We saw 20 minutes of Priest (and learned 3-D sometimes works)

We got to screen 20 minutes of the new Paul Bettany film Priest at WonderCon in San Francisco. What did we see, and what did we think of it? Well, if you like your vampires terrifying, you're in for a treat.

We're talking about a society that was once ravaged by vampires that look like actual monsters. Blind, dripping fangs, faster than the blink of an eye and shaped like giant cats. The world they inhabit appears to be a post-apocalyptic Earth in which the state religion runs things. It's a little Firefly-esque, in that the cities are high-tech but outside is a Wild West sort of frontier. When the vampires were attacking in years past, warrior priests protected the citizens from the threat. But when the creatures were sent packing, the priests were shunned by regular folk.

Paul Bettany plays Priest, a former hero now doing oil changes for a living. When his niece (Lily Collins) is kidnapped by vampires, he realizes the the threat is back. The higher-ups don't believe him, of course. He takes a ragged band (including Maggie Q) out to tackle the creatures and learns that they're trying to create a human/vampire hybrid. Karl Urban plays Black Hat, the result of that experiment.

We spoke to director Scott Charles Stewart (who also directed Bettany in Legion), who told us that there were hints in the environment that pointed to this being a post-apocalyptic Earth, but that the audience should decide for themselves. He also described the vampires as a hive culture. They have drones and workers and a queen. And he told us their lack of eyes was a metaphor for societal blindness.

We got to check out a fight between Bettany, Cam Gigandet's character Hicks and a group of Renfield-style slaves (who have been bitten). The action was pretty amazing to watch. Stewart explained that the rule during filming was that the vampires move too fast for a camera to catch, so they would follow the movement after the fact. You really got the sense of speed of these creatures. Priest pulls out a Bible and throws out a quote ... and then throws up the book, which is full of bladed stars that whip out and slice the beasts to ribbons. The vamps themselves look great. Even better than the concept art I saw on the set last year. And Bettany pulls off the action-hero role far better than one would expect from Chaucer from A Knight's Tale. He strikes the required comic-book poses at the end of the action sequences, he broods, and boy, does he kick butt.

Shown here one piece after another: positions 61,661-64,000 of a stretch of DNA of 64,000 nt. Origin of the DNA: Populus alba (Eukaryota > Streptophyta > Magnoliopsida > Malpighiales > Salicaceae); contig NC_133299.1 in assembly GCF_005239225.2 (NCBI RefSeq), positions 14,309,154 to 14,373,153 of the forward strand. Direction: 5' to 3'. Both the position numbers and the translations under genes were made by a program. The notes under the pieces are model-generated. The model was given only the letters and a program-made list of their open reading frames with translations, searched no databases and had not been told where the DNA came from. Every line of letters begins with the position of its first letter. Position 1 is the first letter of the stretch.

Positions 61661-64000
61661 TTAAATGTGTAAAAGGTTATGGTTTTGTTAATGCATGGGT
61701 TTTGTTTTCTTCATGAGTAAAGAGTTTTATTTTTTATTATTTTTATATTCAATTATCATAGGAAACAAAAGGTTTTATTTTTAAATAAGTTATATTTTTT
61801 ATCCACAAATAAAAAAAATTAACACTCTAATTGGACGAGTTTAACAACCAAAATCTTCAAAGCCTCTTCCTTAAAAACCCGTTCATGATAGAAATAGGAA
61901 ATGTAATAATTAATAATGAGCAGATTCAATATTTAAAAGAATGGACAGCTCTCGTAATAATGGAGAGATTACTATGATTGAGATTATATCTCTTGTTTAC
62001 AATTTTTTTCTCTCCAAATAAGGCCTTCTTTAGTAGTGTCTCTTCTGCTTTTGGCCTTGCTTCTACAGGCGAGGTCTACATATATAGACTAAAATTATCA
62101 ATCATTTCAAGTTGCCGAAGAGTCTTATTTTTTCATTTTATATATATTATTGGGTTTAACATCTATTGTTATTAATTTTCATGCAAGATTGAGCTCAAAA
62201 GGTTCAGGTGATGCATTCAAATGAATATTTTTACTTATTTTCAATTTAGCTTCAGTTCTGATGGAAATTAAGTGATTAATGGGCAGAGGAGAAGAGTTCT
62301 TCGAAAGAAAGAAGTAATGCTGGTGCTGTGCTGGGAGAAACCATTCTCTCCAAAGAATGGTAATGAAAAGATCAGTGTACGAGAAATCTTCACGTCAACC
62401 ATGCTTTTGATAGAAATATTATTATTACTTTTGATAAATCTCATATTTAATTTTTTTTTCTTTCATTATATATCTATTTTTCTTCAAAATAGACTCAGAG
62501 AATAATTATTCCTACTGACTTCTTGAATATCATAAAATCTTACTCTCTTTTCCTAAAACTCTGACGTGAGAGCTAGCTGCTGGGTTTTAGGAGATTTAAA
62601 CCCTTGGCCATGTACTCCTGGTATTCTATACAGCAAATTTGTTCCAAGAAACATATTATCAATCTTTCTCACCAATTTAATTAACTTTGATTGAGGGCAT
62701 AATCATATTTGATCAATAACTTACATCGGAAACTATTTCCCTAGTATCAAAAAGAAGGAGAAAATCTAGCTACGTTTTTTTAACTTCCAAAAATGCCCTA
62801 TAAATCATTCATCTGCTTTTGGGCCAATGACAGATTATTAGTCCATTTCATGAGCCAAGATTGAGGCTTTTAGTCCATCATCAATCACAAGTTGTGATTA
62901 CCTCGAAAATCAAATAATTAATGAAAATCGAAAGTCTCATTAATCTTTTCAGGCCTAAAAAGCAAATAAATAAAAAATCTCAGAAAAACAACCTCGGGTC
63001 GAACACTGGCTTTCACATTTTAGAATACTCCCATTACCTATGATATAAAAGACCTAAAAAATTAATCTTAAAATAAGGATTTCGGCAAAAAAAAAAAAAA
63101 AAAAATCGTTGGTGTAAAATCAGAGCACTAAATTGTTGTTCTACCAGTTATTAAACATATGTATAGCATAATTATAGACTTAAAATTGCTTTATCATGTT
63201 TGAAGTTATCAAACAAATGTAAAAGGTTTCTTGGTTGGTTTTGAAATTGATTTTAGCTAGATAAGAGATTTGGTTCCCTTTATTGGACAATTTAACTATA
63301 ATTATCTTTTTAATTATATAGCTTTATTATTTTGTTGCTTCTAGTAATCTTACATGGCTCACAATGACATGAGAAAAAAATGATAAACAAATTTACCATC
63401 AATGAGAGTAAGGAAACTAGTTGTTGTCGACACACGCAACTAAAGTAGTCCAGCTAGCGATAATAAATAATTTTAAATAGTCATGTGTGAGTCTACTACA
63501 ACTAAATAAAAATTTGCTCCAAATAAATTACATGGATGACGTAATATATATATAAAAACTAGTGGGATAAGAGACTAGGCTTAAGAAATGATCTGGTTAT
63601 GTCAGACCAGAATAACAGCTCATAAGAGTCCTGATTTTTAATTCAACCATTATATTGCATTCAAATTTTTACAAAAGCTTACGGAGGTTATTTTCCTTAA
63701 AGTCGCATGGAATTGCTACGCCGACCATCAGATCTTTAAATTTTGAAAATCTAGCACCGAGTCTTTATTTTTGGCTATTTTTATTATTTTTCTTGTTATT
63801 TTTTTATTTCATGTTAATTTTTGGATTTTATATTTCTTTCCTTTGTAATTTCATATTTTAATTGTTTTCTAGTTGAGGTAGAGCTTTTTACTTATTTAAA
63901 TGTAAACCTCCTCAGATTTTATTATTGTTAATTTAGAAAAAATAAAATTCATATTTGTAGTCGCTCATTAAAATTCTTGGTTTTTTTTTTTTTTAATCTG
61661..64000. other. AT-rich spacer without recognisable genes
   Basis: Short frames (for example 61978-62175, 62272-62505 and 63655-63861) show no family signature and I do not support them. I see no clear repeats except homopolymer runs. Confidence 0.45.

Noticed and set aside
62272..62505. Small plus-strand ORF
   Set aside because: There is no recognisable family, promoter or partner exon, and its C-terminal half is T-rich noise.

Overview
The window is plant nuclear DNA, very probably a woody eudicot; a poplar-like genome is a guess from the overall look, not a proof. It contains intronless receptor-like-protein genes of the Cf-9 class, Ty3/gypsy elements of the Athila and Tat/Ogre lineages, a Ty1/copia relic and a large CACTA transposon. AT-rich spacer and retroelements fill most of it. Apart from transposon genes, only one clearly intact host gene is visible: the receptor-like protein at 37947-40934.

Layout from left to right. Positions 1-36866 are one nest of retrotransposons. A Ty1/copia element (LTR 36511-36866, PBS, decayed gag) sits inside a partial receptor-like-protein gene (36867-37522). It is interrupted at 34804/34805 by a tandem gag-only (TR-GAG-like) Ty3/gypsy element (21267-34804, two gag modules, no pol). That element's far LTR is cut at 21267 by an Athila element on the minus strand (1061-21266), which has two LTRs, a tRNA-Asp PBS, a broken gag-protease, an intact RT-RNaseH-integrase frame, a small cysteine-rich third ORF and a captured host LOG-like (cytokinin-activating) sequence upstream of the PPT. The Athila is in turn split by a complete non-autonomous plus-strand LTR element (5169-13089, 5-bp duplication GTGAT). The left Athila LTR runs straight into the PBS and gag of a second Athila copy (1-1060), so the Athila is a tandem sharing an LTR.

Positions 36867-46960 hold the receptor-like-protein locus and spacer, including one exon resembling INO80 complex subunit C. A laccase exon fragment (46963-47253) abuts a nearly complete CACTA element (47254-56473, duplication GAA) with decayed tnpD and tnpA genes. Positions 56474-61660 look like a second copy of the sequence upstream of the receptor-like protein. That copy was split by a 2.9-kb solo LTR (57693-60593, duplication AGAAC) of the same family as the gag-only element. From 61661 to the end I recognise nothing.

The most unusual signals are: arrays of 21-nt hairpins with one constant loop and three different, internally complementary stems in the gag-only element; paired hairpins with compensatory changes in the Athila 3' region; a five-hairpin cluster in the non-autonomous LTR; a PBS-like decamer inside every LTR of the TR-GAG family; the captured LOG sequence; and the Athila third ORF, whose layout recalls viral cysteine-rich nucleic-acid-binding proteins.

We got to see the trailer (set to Marilyn Manson's remake of "Personal Jesus"), where we got a glimpse of Maggie Q's fantastic fight skills. These warrior priests are no joke. She throws a whiplike weapon around the front of an approaching motorcycle and shreds the rider to pieces while she flips him over her head. Slimy bits of body rain down over her head. The audience went wild!

By the way, don't look for a true adaptation of Min-Woo Hyung's graphic novel here. The film is very loosely based on his work. So, does it work? Well, the action certainly does. And so does the 3-D. This is coming from someone who isn't a fan of that particular trend. This is exactly the sort of film that should be in 3-D. Body parts flying, vampires leaping, weapons thrown ... no one is poking a stick directly at the audience, but the use of the third dimension is unapologetic. (Anyone else tired of filmmakers saying that they won't be using 3-D to make you jump? So why am I paying extra?) Whether or not the film will succeed in the story arena is yet to be seen.

Priest hits theaters on May 13, 2011.

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